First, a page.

How to NOT do everything on your to-do list

By Leo Babauta

Reader Jeremy Martin wrote in with this question:

This week, I started the switch to the GTD system. I have mostly learned what I know from your site and other articles about GTD, but I also have the book on order. The mental freedom it has afforded me has been such a major relief! I immediately push out all of the little thoughts that come to my head to process later, which works very well for me because I am a person with a very active mind that never seems to rest. I cannot remember when I have had this much peace of mind.

My problem is that if I have a list of things to do, no matter if they are high priority or personal projects for myself, I feel guilty if I am not working to shrink that list. This can lead to periods of burnout for me, where I barely get anything done. I never know when it is okay to relax, or when it is okay to take a break and play that video game, read a book, or some other leisure activity.

Do you have any tips that might help me out?

This problem is one that many of us deal with, and there’s no easy answer. I have a number of suggestions that might help, but let me first say that they are not from the GTD system — they are things you can add to the system to make it work for you. GTD should be adapted to fit your personal working style — it’s not a cookie-cutter approach. One method doesn’t work for everyone.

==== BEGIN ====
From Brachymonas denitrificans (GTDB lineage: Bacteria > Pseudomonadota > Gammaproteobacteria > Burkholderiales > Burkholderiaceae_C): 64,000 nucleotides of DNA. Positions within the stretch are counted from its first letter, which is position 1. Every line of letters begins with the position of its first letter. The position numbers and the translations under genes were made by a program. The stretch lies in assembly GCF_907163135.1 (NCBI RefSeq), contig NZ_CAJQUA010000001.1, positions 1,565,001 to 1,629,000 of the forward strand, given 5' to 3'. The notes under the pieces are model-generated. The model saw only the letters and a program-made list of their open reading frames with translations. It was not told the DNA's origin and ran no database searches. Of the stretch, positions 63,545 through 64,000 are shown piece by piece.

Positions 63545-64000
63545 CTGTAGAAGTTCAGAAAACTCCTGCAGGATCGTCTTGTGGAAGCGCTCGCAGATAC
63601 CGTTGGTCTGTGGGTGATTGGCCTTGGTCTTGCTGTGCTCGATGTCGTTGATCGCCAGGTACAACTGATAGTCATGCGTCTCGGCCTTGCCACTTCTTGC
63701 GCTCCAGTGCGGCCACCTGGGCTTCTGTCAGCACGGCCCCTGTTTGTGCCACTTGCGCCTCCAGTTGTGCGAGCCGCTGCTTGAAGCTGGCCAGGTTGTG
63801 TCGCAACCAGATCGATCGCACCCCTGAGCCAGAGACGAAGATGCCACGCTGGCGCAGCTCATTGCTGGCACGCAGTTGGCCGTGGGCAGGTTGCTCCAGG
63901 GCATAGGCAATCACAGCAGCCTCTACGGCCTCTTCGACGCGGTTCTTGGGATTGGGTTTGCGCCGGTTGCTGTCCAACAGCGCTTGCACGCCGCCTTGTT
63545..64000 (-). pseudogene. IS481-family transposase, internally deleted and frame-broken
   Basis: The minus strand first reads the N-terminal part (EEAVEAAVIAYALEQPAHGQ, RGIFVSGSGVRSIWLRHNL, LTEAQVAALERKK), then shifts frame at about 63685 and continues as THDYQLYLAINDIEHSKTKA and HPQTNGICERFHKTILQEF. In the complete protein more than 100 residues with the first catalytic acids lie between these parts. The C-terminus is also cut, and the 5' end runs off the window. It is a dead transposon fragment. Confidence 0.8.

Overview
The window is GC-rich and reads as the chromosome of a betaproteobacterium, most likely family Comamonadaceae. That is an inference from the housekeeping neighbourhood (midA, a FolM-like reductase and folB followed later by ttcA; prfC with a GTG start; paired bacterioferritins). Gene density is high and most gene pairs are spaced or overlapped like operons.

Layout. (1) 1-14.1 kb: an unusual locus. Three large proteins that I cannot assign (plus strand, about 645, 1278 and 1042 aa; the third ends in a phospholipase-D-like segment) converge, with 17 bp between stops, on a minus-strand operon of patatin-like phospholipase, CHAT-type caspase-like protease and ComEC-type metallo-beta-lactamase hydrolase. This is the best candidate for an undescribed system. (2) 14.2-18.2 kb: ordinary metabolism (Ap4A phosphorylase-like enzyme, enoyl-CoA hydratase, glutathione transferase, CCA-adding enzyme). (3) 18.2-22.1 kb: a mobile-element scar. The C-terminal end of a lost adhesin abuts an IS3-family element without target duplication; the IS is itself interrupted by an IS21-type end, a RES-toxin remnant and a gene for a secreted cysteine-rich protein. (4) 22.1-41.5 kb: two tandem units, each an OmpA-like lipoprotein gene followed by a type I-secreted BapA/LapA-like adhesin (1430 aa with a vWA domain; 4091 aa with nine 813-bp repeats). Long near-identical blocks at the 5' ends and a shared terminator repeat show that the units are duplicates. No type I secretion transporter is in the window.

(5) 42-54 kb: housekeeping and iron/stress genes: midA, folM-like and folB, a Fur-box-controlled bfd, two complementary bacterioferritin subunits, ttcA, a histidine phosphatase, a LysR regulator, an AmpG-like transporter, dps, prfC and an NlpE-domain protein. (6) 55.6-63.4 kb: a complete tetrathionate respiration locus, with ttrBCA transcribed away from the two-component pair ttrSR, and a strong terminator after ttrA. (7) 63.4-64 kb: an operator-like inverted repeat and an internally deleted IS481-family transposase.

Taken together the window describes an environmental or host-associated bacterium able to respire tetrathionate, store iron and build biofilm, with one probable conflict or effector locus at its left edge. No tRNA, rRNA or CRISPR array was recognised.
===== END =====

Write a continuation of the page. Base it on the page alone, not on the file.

Here are my suggestions:

  1. Set 1-3 Most Important Things (MITs) for the day (you might have already read about this on my site) … the top 1, 2, or 3 things that you really want to get done that day. This is an addition to the GTD system, not a part of it, but I find it helps me to focus on what’s important. GTD assumes that you will know what needs to be done, which is true, but it’s helpful to determine that at the beginning of each day, and make sure you get those things done.
  2. Get your MITs done early in the day. Then everything else you do is extra. And if you feel like taking a break and playing, after you do the MITs, you can do this without worrying that you’re not getting important stuff done.
  3. You’ll never get to the bottom of your list. This is something I had to learn the hard way. I would try to clear one of my context lists (like @calls), but as soon as I crossed 2-3 off my list, another 2-3 would pop up. Now, I try to just get my list down to a reasonable number if possible.
  4. GTD isn’t about doing everything on your list. It’s about knowing what needs to be done, so that when you’re doing something else, you know that everything else that needs to be done, at some point, is accounted for in your system, and you don’t need to worry about all that other stuff at this point. In other words, get all that stuff out of your head, and into your trusted system, so you don’t have to worry about it while you focus on the task before you.
  5. It’s also good to schedule time blocks. I will set a block for email and calls, another for writing, another for interviews (a big part of my job), etc … this way, I just try to get as much done in that block as possible, and then not worry about the rest until tomorrow’s block. This is also not a part of GTD, but a useful addition, as GTD doesn’t really advocate scheduling. But without a little bit of scheduling, as you’ve found, it can get a bit stressful, because you never know what needs to be done.

In the end, you can try these methods out, but you’ll have to find what works for you. Some of these tips might work, some might not be for you. It’s our systems that have to adapt to us, not the other way around!